The Duggar Sister’s Interview (Part 1): on Forgiveness & Indoctrination… because you asked what I think

Forgiveness does not change the past, but it does enlarge the future. 
~ Paul Boese ~


Almost twenty days have passed since the Duggar sisters were interviewed by Megyn Kelly, Fox News.(Whom, by the way, I love to listen to! Her voice is, for me, an easy listen, so that’s a bonus.) With the passing of time the ‘noise’ has died down somewhat, and maybe sensible conversations are now possible, without all the hype and high blood pressure. Maybe.

People wrote and asked for my thoughts on the interview, immediately after it took place, and (fortunately or unfortunately) I had more pressing things to do than to write this blog. However, I did listen to the interview immediately after it happened–only days after the interview with Ma and Pa Duggar–and listened to it again before and during writing this blog, replaying pieces numerous times to get details right. These posts are heavily intertwined with what I have learned from victims, and working through my own abuse, so I am dividing it into several posts to break it up rather than posting a long and overwhelming post.

duggar sisters 1

Factors that Impact How We Process Trauma:
Some questions being asked are: Should the interview be taken at face value? Were the girls coached in what to say? And do some of their comments and responses indicate ‘indoctrination’? There are many questions from many people, and we do well to remember that every one of us, myself included, process through our experiential filter. That is 100% inevitable. However, the more we exchange thoughts and ideas with others, and the more we hear from those who have lived through this kind of trauma, the broader our frame of reference will be, and with it the awareness that all of us do not face trauma the same way.

Many factors play into how we process traumas that happen to us: personality, environment, religious views/teaching, parental ‘handling’ of the event(s), and many other things. If we are not willing to acknowledge this, then the rest of the conversation is pretty much useless because we will transfer our ‘needs’ onto the victims, and not give space to be true to themselves.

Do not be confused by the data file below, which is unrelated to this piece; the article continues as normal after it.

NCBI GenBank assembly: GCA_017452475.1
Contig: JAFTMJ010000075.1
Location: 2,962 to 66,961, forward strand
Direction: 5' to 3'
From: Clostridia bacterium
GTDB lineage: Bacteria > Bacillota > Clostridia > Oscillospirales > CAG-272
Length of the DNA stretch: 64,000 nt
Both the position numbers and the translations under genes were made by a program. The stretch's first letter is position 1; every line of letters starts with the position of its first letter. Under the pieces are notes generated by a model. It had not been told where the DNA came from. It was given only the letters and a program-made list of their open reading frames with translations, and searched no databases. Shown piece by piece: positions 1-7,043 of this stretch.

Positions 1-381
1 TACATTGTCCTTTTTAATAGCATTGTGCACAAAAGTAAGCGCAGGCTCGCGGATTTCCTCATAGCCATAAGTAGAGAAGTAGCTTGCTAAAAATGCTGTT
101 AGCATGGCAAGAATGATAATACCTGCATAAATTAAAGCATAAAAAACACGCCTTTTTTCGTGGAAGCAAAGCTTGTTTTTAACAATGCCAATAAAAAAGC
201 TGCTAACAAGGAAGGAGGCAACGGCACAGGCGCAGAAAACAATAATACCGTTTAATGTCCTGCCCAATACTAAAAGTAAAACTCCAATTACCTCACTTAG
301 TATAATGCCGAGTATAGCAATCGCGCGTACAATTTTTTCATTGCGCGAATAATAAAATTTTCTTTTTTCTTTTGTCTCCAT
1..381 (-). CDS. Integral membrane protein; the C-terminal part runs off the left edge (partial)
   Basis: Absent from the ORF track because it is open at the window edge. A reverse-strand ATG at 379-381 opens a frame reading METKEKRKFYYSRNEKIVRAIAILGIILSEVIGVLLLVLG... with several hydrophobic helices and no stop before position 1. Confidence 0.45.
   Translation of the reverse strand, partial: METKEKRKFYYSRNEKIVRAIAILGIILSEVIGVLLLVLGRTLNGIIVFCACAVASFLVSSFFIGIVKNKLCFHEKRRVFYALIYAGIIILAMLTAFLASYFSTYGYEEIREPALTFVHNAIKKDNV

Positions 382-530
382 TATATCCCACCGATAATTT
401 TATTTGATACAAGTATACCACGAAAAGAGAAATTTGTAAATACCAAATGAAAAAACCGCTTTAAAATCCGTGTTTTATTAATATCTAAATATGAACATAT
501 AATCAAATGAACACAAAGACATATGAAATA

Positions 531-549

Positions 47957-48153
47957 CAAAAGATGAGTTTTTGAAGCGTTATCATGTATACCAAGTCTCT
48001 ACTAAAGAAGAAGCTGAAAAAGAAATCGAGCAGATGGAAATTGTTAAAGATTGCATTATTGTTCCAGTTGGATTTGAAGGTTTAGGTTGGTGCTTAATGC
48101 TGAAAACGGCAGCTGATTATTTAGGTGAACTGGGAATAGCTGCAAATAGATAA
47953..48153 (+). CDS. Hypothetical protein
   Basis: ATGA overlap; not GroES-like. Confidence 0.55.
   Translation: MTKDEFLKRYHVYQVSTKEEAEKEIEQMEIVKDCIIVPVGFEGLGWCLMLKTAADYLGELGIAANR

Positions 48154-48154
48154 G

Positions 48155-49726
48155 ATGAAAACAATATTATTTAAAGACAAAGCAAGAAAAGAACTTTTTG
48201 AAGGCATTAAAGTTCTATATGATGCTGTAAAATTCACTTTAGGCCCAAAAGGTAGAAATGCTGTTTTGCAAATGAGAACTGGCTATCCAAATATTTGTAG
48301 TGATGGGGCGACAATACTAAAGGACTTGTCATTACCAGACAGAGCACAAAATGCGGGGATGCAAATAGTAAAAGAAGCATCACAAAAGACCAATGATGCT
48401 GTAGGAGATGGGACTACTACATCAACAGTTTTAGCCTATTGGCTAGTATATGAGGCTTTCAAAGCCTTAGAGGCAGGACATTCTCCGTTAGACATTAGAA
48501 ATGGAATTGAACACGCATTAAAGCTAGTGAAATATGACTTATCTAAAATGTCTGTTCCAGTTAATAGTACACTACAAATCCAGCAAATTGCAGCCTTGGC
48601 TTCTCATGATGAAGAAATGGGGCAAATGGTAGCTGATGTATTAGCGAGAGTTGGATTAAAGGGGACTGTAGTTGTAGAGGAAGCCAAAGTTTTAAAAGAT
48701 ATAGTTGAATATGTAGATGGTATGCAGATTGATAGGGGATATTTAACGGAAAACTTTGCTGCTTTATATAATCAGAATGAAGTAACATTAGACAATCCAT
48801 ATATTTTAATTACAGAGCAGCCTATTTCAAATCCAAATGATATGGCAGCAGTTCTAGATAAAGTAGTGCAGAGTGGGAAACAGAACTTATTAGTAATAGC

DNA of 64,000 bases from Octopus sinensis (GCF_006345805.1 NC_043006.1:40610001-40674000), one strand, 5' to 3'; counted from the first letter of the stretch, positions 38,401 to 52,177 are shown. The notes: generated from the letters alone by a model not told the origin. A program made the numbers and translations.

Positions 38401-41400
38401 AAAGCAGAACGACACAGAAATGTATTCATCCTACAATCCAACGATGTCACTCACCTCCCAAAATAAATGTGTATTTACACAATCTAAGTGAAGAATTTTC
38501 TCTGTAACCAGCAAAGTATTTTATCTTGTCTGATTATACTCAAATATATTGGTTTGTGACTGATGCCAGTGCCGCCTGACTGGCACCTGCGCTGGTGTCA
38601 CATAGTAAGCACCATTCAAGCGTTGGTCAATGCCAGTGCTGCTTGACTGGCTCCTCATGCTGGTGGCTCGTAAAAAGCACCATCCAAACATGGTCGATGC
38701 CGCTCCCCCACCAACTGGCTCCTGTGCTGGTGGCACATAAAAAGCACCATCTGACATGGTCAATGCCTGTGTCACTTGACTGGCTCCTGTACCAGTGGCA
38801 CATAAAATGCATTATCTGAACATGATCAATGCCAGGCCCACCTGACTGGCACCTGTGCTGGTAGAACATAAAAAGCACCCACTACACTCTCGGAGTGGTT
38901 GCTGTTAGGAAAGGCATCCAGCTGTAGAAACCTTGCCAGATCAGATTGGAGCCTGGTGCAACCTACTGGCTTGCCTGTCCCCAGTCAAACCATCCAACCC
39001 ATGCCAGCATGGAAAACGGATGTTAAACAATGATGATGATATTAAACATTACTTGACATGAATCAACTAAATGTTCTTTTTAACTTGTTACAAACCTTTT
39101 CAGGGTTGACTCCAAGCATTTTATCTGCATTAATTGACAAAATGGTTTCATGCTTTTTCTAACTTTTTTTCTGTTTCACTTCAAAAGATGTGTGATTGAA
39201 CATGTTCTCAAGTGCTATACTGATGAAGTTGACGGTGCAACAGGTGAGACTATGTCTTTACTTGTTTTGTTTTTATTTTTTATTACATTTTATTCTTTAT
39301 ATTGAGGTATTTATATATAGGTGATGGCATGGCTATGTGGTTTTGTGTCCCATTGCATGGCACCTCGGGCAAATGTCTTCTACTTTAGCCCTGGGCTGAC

Another thing to consider is that we work through trauma in phases and stages, so what the girls feel today is different than what they felt twelve years ago, and it is different than what they will feel ten years down the road, when their own sons and daughters are the ages that they (and Josh) were at the time of the abuse. So, if what we hear in the future collides with today, they are not lying; they are moving through these phases and stages. Let them do that. Most if not all of us, who do the hard work of facing what happened, do this to one extent or another.

That all said, I applaud both of the sisters for their courage in coming forward. They did not choose to have their stories disclosed but they chose, of their own will, to come forward and share their stories. Their motivation to come forward is ‘for truth’s sake’, as Jill says it, because ‘most of the stuff out there is lies’, and they wish to ‘set the record straight’ and also to speak in Josh’s defense against labeling him as a child molester, pedophile and rapist. Jessa makes it very clear that the molestation did not go to those extremes, but was limited to touching over clothes, or ‘mild inappropriate touching’ on fully clothed victims slept. (To watch the full interview: Duggar sisters Jill and Jessa Interview with Megyn Kelly)